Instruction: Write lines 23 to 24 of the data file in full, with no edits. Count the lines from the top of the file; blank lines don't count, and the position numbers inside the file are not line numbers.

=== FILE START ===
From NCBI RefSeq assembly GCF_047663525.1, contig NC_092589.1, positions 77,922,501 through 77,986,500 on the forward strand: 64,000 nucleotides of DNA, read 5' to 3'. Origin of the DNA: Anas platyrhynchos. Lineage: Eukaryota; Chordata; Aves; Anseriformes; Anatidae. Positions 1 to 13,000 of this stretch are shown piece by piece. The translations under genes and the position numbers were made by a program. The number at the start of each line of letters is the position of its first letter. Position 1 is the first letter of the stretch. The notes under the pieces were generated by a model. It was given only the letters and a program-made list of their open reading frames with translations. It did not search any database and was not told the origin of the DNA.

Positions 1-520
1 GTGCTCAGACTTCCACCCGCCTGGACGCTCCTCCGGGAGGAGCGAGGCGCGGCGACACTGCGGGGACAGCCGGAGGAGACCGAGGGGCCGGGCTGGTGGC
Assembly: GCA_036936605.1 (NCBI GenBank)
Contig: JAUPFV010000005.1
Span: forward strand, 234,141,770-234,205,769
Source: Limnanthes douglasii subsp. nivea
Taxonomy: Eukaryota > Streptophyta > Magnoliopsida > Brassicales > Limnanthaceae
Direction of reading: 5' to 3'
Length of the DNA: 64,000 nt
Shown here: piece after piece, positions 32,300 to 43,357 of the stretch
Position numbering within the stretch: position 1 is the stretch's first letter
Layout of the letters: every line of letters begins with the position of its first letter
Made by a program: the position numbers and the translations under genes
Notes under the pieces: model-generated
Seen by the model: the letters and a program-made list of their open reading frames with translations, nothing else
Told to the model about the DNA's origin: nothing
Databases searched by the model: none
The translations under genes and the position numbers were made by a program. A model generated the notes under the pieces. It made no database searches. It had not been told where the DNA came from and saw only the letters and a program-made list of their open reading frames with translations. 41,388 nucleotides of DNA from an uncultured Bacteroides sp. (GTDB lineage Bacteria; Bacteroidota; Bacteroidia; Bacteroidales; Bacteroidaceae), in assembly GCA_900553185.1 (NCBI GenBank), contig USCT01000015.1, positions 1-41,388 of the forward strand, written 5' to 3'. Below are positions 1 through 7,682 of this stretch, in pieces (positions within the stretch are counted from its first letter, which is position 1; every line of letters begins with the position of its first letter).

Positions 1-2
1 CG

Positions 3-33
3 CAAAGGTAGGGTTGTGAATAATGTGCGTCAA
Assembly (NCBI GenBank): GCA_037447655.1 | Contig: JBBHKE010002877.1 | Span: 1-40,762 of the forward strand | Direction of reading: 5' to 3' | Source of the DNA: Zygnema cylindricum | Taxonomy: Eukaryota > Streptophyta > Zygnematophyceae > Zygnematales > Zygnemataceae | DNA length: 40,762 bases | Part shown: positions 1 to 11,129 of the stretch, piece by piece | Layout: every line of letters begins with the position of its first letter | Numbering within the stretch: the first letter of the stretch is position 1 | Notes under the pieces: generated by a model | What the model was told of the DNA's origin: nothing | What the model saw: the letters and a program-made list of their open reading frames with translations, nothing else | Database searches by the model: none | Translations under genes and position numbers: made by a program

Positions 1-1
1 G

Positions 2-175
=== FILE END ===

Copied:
3 CAAAGGTAGGGTTGTGAATAATGTGCGTCAA
Assembly (NCBI GenBank): GCA_037447655.1 | Contig: JBBHKE010002877.1 | Span: 1-40,762 of the forward strand | Direction of reading: 5' to 3' | Source of the DNA: Zygnema cylindricum | Taxonomy: Eukaryota > Streptophyta > Zygnematophyceae > Zygnematales > Zygnemataceae | DNA length: 40,762 bases | Part shown: positions 1 to 11,129 of the stretch, piece by piece | Layout: every line of letters begins with the position of its first letter | Numbering within the stretch: the first letter of the stretch is position 1 | Notes under the pieces: generated by a model | What the model was told of the DNA's origin: nothing | What the model saw: the letters and a program-made list of their open reading frames with translations, nothing else | Database searches by the model: none | Translations under genes and position numbers: made by a program